Thursday, August 9, 2012

Would Someone Please Just Tell Me!?!

Here's a scenario: You love doing backflips on your quad using a wooden ramp. However, unbeknownst to you, this made some of your friends, even close friends, nervous because some of the boards looked loose. None could muster the courage to tell you directly (perhaps because you've not taken reproof well in the past), so they eventually brought their concerns to your parents, who intended to relay those concerns to you. However, they hesitated for some time while waiting for the right time to tell you so as to not offend you. However, while they were waiting, the top board of your ramp finally gave way, your quad went flying through the air in an uncontrolled spin, and broke your arm in the landing. So now, you are lying in a hospital bed recovering from reconstructive surgery, and your dad strolls into your luxurious room, sits down in the chair, and this dialog follows:
"Well son, how's your arm feeling?
"Better, but it still smarts somethin' fierce.
"The Doc said that the pain meds should be kicking in soon. Listen, there's something that your mother and I should have told you awhile ago. You see, a couple of your friends expressed concern about the integrity of your ramp, and we were going to tell you, but we didn't want to hurt your feelings, so we waited for the right time to tell you. But it looks like we waited too long."
"What? You were worried that my feelings would be hurt? I think I'd rather been offended than have this broken arm."
"Hmm, good point. Well, what could we do differently in the future?"
"Maybe if I didn't let my feelings be hurt or get defensive when someone comes to me with advice or a reprimand, people would be more likely to voice concerns to me?"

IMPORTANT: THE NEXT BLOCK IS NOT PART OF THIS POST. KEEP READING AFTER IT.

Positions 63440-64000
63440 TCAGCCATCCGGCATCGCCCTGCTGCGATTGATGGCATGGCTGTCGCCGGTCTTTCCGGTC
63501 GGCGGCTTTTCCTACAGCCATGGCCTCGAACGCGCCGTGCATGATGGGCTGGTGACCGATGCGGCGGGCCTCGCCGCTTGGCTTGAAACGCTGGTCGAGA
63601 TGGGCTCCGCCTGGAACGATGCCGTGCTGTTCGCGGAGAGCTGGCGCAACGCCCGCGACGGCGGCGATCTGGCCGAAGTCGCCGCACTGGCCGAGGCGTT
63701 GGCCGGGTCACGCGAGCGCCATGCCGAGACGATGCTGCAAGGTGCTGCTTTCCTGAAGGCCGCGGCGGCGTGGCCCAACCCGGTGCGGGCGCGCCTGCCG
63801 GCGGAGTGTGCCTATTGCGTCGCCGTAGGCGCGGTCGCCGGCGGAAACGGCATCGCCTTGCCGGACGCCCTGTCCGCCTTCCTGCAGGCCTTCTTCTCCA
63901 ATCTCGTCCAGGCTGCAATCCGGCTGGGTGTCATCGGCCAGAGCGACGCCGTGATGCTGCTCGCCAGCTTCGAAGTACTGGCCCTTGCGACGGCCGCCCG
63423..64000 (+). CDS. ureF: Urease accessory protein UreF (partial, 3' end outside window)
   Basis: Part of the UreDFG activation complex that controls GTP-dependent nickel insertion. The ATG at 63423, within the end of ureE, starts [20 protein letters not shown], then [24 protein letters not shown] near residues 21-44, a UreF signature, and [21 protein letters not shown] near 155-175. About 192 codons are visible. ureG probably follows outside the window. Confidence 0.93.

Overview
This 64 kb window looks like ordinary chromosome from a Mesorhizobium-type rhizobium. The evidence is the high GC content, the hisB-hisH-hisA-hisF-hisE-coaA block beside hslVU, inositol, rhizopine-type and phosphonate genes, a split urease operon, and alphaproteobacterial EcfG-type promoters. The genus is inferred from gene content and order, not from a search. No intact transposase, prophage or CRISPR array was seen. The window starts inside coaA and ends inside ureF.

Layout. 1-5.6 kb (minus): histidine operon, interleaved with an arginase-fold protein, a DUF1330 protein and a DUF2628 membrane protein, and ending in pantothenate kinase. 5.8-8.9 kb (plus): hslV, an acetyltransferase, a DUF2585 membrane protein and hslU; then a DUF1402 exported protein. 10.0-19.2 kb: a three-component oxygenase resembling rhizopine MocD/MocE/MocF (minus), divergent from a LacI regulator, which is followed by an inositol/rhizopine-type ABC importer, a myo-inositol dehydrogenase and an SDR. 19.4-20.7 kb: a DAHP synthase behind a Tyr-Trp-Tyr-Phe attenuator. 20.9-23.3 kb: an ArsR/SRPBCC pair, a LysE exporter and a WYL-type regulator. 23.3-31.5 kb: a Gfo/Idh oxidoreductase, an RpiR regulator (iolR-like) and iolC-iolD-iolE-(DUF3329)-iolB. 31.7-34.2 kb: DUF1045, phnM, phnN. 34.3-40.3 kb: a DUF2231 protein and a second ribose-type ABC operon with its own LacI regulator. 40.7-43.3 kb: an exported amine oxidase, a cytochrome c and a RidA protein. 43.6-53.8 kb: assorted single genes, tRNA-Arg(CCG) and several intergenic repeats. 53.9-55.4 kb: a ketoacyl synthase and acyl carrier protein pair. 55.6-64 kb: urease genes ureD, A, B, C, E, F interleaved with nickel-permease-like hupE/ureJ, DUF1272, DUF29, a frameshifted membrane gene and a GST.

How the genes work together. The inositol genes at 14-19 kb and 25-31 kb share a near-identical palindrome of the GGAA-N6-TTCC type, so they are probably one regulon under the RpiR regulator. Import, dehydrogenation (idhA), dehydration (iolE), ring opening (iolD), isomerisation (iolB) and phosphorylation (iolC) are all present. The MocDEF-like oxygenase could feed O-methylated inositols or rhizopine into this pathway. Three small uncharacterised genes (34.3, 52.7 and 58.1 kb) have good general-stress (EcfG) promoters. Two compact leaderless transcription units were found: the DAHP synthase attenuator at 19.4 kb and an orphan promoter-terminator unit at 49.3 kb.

"Son, I think you've hit the nail on the proverbial head."
•  •  •
Ok, now I know that this is NOT one of the best analogies ever devised (nor even close), but I think it gets the point across. If you think that someone else is in error, bring your concern to him. Even if he gets upset, you will have the knowledge that you did the right thing, and then it's up to the Lord to change his heart. Proverbs 24:25: But to them that rebuke him shall be delight, and a good blessing shall come upon them.
So, there are two morals to this story. Moral 1 is for the recipient of reproof:
Proverbs 15:31: The ear that heareth the reproof of life abideth among the wise.
Proverbs 15:32: He that refuseth instruction despiseth his own soul: but he that heareth reproof getteth understanding.
Moral 2 is for him that offers the reproof:
Titus 2:6: Young men likewise exhort to be sober minded.  
Hebrews 3:13: But exhort one another daily, while it is called To day; lest any of you be hardened through the deceitfulness of sin.
Here's the clearest one: 
Proverbs 27:5: Open rebuke is better than secret love.
 This verse, I think, carries a lot of weight in and of itself. Basically, it's saying if you really love someone (as in brotherly love), then you will do what's best for him, rather than what simply makes you both feel good. And in the long run, if he isn't a fool, in the future he will thank you for it.

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